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Chess Games of John William Brunnemer
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John William Brunnemer was born January 13, 1898 in Brooklyn NY. As a high school student, he won a game from the future world champion in 1915 in Capablanca's simul exhibition. He was a member of the Brooklyn Chess Club and was living in Hillside, NJ when he won the New Jersey State Championship in 1921, beating C H Armstrong (the previous year's winner) in a play-off match. He annotated many games in the American Chess Bulletin (forerunner of the Chess Correspondent) and was named CCLA assistant TD 1921. Brunnemer held the NJ State Championship from 1921 - 1932, including a five year stretch during which he was undefeated. He died December 24, 1948 in Oradell, NJ, just two weeks short of his 51st birthday.
Retired NYPD policeman uncovers
I had a spiritual awakening around 3 years ago which I believe set this find in motion. I was a NYC Policeman working in the Bronx with 32 years of service. About 3 years ago, things got very hectic at work and times were tough. At this time I had a spiritual awakening which changed the way I felt and
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handle situations at work and other aspects of my life. During the winter of 2018 a feeling came over me to search for something -- the idea came to me to use my father's metal detector which had been sitting dormant for years. At the time, I knew nothing about this hobby but did research and prepared myself. On Oct 31, 2018 I put in my retirement papers and left the NYPD. My hobby and journey began the next summer, in April of 2019. Searching with my detector took me to various places where I would find coins and other interesting stuff hidden away, but nothing major.
The feeling that something was out there to find was always strong and never left. One day that journey took me to my in-laws and their property in Orangeburg, New York, just off Greenbush Road at the foot of Clausland Mountain. The home was built in the late 1800s so I figured a few old coins would be the most I would find. I spent twp days hunting the grounds, finding a few coins and some trash, but nothing really surprising. On July 4, 2019 , I spent early morning to early evening hunting around. About 8pm I thought to myself ok, it's time to go, guess that's all that I was destined to find. But something told me check one more hit, so I dug about four inches into the last pocket and observed this coin, covered in dirt but in good shape. I knocked the dirt off and saw the horse. Thinking it was an old American coin, I took it home, ran it under water and noticed the back inscribed "J W Brunnermer" and "1917" (see picture above.)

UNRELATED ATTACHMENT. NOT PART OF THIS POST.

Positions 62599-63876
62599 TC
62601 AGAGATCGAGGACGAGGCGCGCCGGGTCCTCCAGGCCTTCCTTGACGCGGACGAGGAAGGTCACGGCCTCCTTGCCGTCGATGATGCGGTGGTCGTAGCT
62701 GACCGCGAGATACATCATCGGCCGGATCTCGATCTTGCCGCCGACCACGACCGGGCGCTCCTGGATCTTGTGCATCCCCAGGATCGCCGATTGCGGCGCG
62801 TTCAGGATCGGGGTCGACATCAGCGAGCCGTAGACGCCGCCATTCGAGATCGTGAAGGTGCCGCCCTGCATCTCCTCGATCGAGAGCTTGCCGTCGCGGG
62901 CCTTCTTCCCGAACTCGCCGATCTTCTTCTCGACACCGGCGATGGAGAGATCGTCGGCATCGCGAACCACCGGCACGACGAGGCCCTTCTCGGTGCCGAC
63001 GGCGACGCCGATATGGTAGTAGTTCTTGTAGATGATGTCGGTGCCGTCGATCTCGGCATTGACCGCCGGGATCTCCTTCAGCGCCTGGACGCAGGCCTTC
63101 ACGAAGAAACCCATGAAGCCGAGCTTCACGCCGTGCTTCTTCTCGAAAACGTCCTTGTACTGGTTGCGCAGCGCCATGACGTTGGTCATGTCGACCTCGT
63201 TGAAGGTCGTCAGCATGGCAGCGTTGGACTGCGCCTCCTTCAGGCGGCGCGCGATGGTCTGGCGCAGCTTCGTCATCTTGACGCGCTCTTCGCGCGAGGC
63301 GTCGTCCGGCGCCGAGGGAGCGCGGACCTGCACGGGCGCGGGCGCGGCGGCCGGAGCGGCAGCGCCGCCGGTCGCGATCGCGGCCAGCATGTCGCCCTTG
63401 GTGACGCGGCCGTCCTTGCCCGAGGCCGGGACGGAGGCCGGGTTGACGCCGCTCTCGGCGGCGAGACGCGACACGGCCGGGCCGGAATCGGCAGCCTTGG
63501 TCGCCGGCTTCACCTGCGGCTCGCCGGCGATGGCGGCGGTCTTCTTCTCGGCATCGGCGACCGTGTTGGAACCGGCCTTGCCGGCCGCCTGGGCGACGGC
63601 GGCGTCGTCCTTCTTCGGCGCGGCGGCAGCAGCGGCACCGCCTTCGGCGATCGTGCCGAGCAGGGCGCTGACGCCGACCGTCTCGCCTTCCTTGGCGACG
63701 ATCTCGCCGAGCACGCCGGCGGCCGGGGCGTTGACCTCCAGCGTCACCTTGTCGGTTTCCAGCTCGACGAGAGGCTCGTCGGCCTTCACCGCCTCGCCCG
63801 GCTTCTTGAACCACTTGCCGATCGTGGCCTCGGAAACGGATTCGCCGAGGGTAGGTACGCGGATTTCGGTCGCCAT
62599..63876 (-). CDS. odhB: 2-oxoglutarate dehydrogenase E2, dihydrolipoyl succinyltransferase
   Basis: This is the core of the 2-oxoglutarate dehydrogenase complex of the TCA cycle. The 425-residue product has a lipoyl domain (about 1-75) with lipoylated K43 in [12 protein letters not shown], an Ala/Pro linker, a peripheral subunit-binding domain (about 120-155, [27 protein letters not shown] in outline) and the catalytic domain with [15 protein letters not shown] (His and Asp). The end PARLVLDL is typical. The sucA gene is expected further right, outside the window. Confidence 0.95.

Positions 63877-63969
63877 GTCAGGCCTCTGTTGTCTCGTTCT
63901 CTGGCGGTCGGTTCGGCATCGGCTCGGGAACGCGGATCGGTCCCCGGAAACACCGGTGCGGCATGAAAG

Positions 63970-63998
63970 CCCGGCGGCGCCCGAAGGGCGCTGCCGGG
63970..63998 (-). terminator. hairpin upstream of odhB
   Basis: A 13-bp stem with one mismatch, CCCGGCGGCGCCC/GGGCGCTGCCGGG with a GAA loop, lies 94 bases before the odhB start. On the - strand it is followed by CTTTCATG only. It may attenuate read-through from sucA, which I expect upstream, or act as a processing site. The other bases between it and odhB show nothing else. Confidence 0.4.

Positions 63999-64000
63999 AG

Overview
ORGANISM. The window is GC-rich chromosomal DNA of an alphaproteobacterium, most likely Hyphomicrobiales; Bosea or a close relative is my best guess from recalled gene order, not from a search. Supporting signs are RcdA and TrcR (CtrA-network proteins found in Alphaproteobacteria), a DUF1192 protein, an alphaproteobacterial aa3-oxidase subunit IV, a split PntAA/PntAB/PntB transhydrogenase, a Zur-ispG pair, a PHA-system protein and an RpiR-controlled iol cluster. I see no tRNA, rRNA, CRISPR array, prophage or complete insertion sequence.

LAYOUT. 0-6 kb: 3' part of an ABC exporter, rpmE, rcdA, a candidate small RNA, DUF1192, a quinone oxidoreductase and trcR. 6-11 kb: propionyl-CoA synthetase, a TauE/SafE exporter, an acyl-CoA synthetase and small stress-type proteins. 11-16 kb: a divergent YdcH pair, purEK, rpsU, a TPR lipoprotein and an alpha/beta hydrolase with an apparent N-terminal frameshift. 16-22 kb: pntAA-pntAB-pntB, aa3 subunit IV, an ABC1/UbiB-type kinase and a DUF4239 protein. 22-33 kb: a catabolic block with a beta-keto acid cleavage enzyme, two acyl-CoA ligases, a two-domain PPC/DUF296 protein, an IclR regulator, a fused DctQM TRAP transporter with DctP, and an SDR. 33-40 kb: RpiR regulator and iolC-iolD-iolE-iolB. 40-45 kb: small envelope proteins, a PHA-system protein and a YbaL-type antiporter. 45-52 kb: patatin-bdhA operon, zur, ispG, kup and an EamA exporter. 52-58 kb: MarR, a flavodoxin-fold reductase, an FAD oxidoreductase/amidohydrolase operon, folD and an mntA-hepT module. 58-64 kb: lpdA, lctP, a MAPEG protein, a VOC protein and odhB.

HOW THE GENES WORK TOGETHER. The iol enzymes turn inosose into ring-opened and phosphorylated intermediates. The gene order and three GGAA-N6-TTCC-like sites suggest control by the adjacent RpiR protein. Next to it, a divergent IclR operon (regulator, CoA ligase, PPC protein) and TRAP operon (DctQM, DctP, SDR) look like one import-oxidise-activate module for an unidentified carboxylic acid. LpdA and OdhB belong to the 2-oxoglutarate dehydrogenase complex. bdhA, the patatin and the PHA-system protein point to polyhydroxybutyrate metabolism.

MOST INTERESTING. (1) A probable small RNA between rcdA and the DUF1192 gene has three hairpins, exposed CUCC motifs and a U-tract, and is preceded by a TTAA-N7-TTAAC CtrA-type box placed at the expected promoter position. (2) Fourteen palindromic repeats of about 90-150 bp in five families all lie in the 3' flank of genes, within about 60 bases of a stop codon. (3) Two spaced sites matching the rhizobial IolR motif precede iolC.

That began my research of correspondence chess and Mr Brunnermer. I collected the history as best I could but the most fascinating read was a story posted in the Atlantic Chess News Annual of 2017, written by Robert N Bernard, showing Brunnemer's first win dated 1921. I didn't think it was coincidental that an article was written and the coin was found within 2 years of each other. All of that led me to CCLA. A search of the house and conversation with the owners both indicated no connection to J W Brunnermer. He lived a short time in Nyack, Ny on Lowland Drive. The only explanation I can think of is Brunnemer dropped the medal while hiking many years ago. After Nyack he moved to NJ were he continued to play chess and died in 1948. My feeling is J W Brunnermer led me to it and I know this coin is meant to be shown as a part of chess history, not stored away in a box.
Rich Dix displays his detector and the century-old CCLA medallion he found